The fall season brings a festive atmosphere to our culture at large, and it is something reflected also in the movies that we watch this time of year. This is no doubt due to the fact that two of the most cinematic holidays are found in this final home stretch of the calendar year. They are of course, Christmas and Halloween. No other holidays lend themselves better to the cinematic language, with the numerous traditions, folklore, and iconography that each holiday represents. Though Christmas has long been present in the history of film, even going back to the silent era, Halloween has more recently asserted itself on the big screen, with horror films becoming a major driver of the holiday tradition. There’s even movies that bridge the two, like Tim Burton’s The Nightmare Before Christmas (1993) and campy horror films with a Christmas twist like Silent Night, Deadly Night (1984) and Krampus (2015). But, with these two holidays becoming the dynamic forces they are in our culture, there’s one thing that sadly gets overlooked in the process and that’s the holiday that falls in between. Thanksgiving Day is a cherished tradition in American culture, commemorating the first successful harvest of the pilgrims that settled the Plymouth colony in 1620; a founding moment in American history. And though it still observed with importance to this day, one cannot overlook the fact that it’s impact on the culture is somewhat diminished, possibly due to the fact that the Christmas season continues to expand further out now, to the point that it begins the moment Halloween ends. Thanksgiving is now just a thin layer of cream inside the cookie that is the Halloween/Christmas super holiday. And there is a reason why that may be; there just aren’t that many noteworthy Thanksgiving movies.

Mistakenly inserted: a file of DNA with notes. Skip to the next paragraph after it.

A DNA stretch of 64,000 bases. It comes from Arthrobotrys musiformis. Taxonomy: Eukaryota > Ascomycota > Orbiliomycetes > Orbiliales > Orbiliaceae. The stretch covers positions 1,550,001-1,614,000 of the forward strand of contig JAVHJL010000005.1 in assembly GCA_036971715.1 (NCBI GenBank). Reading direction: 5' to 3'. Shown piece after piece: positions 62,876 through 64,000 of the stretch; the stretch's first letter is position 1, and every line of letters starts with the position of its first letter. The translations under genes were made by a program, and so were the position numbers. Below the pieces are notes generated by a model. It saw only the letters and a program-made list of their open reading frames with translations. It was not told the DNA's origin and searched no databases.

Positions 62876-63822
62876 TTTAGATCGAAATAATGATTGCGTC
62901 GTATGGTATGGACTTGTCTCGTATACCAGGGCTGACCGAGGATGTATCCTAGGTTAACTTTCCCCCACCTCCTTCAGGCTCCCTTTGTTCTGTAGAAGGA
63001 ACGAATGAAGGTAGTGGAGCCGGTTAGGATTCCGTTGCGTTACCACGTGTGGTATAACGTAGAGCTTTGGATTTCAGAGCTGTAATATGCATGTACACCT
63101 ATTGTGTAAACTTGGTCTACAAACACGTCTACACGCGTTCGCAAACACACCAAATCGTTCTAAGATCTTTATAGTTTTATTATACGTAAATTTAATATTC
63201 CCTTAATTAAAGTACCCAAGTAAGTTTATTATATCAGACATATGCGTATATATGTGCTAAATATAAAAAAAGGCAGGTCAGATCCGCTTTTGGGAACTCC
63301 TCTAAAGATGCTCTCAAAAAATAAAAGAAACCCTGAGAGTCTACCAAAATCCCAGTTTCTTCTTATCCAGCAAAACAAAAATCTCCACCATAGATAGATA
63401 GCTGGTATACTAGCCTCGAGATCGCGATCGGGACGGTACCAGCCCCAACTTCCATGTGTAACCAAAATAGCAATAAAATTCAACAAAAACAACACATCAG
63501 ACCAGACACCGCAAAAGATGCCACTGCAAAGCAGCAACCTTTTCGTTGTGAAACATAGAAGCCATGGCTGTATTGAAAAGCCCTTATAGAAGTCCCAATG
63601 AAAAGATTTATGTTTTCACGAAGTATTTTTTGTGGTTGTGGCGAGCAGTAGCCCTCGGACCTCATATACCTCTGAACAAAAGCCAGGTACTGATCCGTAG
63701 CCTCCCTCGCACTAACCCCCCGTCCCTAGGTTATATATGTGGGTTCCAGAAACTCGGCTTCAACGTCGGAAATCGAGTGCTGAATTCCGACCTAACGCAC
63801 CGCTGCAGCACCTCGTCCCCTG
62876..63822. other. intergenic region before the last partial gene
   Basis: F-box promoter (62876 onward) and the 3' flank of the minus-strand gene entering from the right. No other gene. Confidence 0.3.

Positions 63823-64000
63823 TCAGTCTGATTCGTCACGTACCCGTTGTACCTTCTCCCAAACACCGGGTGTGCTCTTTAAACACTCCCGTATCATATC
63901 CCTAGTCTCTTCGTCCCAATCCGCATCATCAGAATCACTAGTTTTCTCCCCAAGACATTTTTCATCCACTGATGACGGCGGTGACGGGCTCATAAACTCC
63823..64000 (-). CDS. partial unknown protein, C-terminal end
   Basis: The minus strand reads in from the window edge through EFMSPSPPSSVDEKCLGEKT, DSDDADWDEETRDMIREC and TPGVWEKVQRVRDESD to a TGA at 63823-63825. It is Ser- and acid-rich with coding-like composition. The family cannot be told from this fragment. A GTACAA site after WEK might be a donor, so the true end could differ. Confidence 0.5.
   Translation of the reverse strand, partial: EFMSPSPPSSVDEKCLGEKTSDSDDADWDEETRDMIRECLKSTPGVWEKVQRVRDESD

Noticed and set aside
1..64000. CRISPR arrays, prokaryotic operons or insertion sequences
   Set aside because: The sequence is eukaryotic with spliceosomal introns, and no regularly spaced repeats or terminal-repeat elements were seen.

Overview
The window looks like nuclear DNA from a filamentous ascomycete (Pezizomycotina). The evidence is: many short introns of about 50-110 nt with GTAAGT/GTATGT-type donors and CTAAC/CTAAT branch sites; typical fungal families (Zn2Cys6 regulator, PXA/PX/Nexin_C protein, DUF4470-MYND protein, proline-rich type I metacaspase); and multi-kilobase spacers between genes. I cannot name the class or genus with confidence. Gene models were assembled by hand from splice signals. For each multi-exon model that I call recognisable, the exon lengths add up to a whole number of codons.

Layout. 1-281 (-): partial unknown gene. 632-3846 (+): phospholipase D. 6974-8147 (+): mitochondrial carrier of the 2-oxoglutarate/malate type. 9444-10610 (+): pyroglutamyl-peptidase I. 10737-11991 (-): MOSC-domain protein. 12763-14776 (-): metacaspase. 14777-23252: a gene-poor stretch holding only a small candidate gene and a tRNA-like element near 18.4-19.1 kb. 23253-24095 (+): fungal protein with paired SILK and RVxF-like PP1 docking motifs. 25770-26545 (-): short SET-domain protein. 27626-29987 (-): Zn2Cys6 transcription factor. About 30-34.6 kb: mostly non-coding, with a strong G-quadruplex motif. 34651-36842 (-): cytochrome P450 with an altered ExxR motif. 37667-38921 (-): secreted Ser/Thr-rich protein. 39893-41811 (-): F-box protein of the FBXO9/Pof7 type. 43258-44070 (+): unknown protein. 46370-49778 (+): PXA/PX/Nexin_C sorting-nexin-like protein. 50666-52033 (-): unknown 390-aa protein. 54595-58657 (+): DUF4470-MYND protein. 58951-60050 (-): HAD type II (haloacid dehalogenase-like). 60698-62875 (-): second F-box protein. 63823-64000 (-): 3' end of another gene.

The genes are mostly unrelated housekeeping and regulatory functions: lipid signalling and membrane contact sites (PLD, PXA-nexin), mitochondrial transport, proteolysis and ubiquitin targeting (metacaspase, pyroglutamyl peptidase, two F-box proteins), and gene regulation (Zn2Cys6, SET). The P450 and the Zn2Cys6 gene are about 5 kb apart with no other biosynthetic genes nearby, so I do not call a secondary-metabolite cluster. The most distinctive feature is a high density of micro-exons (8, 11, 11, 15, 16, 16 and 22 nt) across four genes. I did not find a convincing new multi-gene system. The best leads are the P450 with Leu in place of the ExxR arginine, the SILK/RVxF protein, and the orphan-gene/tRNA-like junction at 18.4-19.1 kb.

There are movies that have Thanksgiving Day moments in them, but you can rarely point out a movie that specific evokes the meaning of the holiday itself. One thing that may be the problem is that Thanksgiving and Christmas share so many traditions, that they often become interchangeable. Both holidays center around the gathering of family and also around the tradition of feasting. Turkey dinners are often central to both holidays, or at least they have been with my own family. And they are both holidays defined by a warm, welcome setting within a period of cold weather. Really, the biggest difference is that Thanksgiving is all about the food, while Christmas is all about the presents. But because of the many different similarities, most movies that center around family gatherings and feasting often associate more with the Christmas holiday, just because it’s the more celebrated of the two. And most of the time, a movie that does feature a Thanksgiving feast of some kind just ends up getting lumped in with the Christmas season, or has no connection to the holiday at all in the long run. So, is Thanksgiving just by default an un-cinematic holiday. What I think has become the issue is that very few filmmakers have ever actually tackled the idea of the Thanksgiving holiday as a theme for their movie in general. We all know the traditions of Thanksgiving, but is there a movie that actually clearly represents the way we feel during the holiday, in the same way that Christmas and Halloween do. It may not have the iconography of it’s bigger brothers, nor the same kind of lore, but what Thanksgiving does have is a very definable sense of humanity at it’s core, the thing that we want to bring out of ourselves as we congregate together in order to have a merry feast. That’s something that can lend itself to cinematic treatment, and one movie in particular captures that sense of what the holiday is all about.